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Creative
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Footprint Fossils

Make a present-day fossil—an imprint of your child’s hand or foot—as a keepsake.

Highlights 4Cs

Curious, Creative, Caring, and Confident™
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Curious
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Creative
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Caring
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Confident
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Buried animals or plants become fossils when sand or mud turns to rock over time. Use this present-day fossil—an imprint of your child’s hand or foot—to kick off a conversation about things that left an impression on this earth long ago. Study rocks to find preserved remains embedded in stone. Visit a museum to see fossils up close. Or hunt for “fossils” of your own family’s history in your attic, basement, or garage—not rocks, per se, but items that meant a lot to someone in the past. Uncle Dan’s trumpet? Grandma’s baby picture? A dusty bird under a glass cloche? Fossils, one and all!
Footprint Fossils
What You’ll Need
  • Rolling pin
  • Air-dry clay
  • Waxed paper
  • Bowl
  • Shells
  • Large craft gems
  • Permanent marker
What to Do

1. Use the rolling pin to flatten the clay on waxed paper.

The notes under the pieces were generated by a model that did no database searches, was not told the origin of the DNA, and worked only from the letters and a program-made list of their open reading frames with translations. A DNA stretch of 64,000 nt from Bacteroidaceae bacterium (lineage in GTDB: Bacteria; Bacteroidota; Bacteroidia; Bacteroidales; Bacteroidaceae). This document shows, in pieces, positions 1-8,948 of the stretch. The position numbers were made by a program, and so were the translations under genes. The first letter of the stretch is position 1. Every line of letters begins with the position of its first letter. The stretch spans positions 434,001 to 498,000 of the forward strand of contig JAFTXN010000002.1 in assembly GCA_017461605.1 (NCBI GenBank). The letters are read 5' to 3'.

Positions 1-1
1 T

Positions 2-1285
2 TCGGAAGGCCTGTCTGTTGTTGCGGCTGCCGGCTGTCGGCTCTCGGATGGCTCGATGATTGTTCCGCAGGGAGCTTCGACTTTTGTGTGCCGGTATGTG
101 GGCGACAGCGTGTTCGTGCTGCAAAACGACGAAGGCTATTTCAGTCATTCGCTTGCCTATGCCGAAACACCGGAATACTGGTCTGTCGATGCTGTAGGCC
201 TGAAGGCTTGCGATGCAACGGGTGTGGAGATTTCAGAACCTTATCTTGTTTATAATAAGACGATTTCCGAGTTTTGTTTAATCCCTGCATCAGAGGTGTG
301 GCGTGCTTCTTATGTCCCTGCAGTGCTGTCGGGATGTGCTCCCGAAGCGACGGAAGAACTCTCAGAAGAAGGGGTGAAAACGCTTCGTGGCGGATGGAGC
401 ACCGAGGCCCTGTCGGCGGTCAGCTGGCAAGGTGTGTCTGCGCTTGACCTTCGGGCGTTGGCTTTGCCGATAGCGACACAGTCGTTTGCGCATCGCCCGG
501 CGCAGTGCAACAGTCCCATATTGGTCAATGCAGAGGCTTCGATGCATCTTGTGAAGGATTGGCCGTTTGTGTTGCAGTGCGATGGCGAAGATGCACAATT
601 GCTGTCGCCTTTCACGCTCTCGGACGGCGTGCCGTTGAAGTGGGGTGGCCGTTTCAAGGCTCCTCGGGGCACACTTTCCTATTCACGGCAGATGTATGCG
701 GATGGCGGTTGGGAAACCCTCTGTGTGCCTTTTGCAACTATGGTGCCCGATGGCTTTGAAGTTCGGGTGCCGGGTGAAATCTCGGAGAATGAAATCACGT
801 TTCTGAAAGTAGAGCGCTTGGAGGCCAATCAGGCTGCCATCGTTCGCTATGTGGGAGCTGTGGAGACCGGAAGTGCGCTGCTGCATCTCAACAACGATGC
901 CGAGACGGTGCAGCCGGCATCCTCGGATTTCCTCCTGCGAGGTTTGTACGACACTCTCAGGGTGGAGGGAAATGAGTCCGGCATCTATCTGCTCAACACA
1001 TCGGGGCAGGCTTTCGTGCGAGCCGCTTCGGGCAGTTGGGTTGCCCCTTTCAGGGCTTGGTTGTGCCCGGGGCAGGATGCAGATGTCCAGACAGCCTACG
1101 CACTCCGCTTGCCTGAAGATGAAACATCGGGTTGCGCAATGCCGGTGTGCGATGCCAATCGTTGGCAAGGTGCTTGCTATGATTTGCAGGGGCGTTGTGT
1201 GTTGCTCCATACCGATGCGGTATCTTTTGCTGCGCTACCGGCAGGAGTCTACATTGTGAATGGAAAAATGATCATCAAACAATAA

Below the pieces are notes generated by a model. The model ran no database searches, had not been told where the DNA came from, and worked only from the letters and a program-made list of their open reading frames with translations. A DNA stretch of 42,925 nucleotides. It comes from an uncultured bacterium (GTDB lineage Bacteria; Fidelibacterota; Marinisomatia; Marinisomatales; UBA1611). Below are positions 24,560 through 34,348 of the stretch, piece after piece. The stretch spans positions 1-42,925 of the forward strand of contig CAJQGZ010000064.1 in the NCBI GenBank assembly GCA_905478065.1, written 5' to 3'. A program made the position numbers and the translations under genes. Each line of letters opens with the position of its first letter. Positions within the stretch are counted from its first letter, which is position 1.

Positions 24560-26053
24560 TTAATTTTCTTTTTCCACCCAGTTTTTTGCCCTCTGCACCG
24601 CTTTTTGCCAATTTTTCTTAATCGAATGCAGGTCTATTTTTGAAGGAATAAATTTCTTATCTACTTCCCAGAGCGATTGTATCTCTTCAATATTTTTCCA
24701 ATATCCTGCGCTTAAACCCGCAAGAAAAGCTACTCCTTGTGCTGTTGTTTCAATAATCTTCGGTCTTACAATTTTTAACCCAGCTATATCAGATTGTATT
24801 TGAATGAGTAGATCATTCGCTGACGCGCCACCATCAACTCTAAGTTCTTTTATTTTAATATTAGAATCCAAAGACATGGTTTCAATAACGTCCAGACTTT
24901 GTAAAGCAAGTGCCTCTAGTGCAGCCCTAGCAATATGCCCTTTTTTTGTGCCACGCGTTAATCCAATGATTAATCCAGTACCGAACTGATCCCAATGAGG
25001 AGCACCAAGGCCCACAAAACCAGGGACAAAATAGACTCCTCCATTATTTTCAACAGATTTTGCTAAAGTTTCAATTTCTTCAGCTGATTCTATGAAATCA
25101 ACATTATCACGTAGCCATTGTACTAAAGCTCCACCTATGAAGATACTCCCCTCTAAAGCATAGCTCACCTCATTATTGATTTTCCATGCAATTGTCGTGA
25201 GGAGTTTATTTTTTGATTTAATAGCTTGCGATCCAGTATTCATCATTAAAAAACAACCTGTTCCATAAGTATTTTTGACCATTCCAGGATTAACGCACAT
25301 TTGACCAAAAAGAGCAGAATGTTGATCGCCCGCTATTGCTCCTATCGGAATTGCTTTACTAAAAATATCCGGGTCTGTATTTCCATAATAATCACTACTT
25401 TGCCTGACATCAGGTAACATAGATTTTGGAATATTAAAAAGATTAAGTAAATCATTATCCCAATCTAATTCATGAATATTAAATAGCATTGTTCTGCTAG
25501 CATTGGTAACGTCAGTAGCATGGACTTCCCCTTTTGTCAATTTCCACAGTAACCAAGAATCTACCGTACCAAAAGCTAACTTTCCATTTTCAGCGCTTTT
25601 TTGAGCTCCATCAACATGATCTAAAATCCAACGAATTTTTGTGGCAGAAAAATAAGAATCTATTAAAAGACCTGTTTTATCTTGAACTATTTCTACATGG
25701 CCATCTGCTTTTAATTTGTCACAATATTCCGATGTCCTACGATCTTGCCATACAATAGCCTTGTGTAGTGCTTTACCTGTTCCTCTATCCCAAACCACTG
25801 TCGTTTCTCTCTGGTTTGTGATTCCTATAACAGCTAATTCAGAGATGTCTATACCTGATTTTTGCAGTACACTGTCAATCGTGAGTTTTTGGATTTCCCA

2. To make a circle shape, place a bowl upside down on the clay, push the bowl into the clay, and twist slightly. Remove extra clay from around the edges of the bowl, then remove the bowl.

3. Briefly press your child’s hand or foot into the middle of the clay circle to make a “fossil.” Decorate the rest of the clay with shells and gems.

4. Let the footprint fossil dry in a sunny window for 24 hours.

5. Help your child write his name and the date on the back of the fossil with a permanent marker.

Extend the Fun

For younger kids: In 1947, several thousand small dinosaur skeletons were found tangled together on Ghost Ranch in New Mexico. You can visit them today, or check them out online. This summer, consider burying your footprint fossil and digging it up next year—an abbreviated version of an archaeological dig.

For older kids: Stream or rent the Nature documentary Raising the Dinosaur Giant, and see what recently discovered South American dinosaur fossils might have looked like in real life. (3-D scans and Consumer Generated Imagery (provide the magic.) Talk about what it takes to be a fossil hunter (a paleontologist)—someone who studies early forms of life, chiefly by studying fossils.

Craft by Hannah Bersee; text by Mary Sears

Which of the following subjects do you most want your child to master?

Parents Talk Back
Which of the following subjects do you most want your child to master?
Math
41% (26 votes)
Science
22% (14 votes)
Technology
3% (2 votes)
Literature
8% (5 votes)
History
6% (4 votes)
Music and the arts
13% (8 votes)
A foreign language
8% (5 votes)
Total votes: 64